Quantitative palaeoclimatic inference based on terrestrial mammal faunas

Authors

  • Manuel Hernández Fernández,

    Corresponding author
    1. Department of Geology and Geophysics, Kline Geology Laboratory, Yale University, PO Box 208109, New Haven, Connecticut 06520–8109, USA. E-mail: manuel.hernandez@yale.edu,
    2. Departamento y UEI de Palaeontología, Facultad de Ciencias Geológicas (Universidad Complutense de Madrid) e Instituto de Geología Económica (Consejo Superior de Investigaciones Científicas), Ciudad Universitaria, 28040, Madrid, Spain. E-mail: hdezfdez@geo.ucm.es and
    3. Departamento de Palaeobiología, Museo Nacional de Ciencias Naturales (Consejo Superior de Investigaciones Científicas), José Gutiérrez Abascal 2, 28006, Madrid, Spain. E-mail: mcnp177@mncn.csic.es
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  • Pablo Peláez-Campomanes

    1. Departamento de Palaeobiología, Museo Nacional de Ciencias Naturales (Consejo Superior de Investigaciones Científicas), José Gutiérrez Abascal 2, 28006, Madrid, Spain. E-mail: mcnp177@mncn.csic.es
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*Correspondence: Manuel Hernández Fernández, Department of Geology and Geophysics, Kline Geology Laboratory, Yale University, PO Box 208109, New Haven, Connecticut 06520–8109, USA. E-mail: manuel.hernandez@yale.edu

ABSTRACT

Aim  The main goal of this paper is to propose a new tool, in the form of Quantitative Bioclimatic Models (QnBMs), for reconstructing past climates based on fossil mammal associations. As a case study, European climatic conditions during the basal early Pleistocene will be inferred using QnBMs.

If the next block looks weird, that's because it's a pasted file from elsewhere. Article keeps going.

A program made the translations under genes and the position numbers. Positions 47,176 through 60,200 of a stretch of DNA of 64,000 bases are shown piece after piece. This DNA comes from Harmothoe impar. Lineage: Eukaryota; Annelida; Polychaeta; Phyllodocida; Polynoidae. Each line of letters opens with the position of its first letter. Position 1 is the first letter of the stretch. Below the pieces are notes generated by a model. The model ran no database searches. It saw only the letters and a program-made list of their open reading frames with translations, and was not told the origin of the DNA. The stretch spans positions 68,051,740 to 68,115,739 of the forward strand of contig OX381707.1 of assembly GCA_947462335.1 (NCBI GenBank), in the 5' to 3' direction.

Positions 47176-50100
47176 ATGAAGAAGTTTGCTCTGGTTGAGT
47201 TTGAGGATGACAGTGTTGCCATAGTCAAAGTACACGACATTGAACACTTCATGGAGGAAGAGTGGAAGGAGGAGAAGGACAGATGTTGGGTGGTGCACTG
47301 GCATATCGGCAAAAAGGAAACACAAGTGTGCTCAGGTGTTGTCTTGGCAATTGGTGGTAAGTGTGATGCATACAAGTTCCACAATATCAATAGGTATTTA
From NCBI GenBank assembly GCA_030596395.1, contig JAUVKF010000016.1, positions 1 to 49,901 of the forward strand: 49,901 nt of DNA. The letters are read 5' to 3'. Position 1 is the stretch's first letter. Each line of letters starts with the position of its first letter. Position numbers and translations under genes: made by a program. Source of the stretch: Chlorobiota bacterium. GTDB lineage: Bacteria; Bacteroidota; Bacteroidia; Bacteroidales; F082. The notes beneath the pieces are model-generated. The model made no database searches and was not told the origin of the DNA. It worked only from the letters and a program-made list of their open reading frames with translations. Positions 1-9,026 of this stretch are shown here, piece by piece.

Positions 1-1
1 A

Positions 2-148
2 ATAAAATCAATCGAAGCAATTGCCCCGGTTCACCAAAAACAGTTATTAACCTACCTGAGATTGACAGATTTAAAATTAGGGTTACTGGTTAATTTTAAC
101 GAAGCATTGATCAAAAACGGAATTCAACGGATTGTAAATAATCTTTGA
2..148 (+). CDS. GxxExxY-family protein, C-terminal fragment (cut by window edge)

Location  The study uses faunas throughout the world to develop a quantitative bioclimatic model, which is then applied to Quaternary faunas from Eurasia.

Methods  The models were constructed by applying multivariate linear regression to modern mammal faunas and climates from all over the world. The models were validated with a second group of modern faunas, which includes several from transitional zones between different climates (ecotones). To test the reliability of the method when applied to fossil associations, the results obtained for the Pleistocene have been compared with those obtained from palynology.

Results  Validation of the models shows that as many as 11 climatic factors can be inferred with high reliability using the regression models developed in this work. Comparisons of results in the late Pleistocene–Holocene of Barová (Czech Republic) between a palynological study and the quantitative bioclimatic analysis show a high degree of similarity. The results for the early Pleistocene show colder and drier climatic conditions for Europe than today.

Main conclusions  The application of the quantitative bioclimatic models to present day as well as Quaternary mammal faunas proves to be a useful tool for palaeoclimatic reconstruction during the Quaternary and probably most of the Neogene. Transfer functions are presented for a complete set of climatic factors, allowing a precise estimation of the climate in a locality from its mammal fauna.

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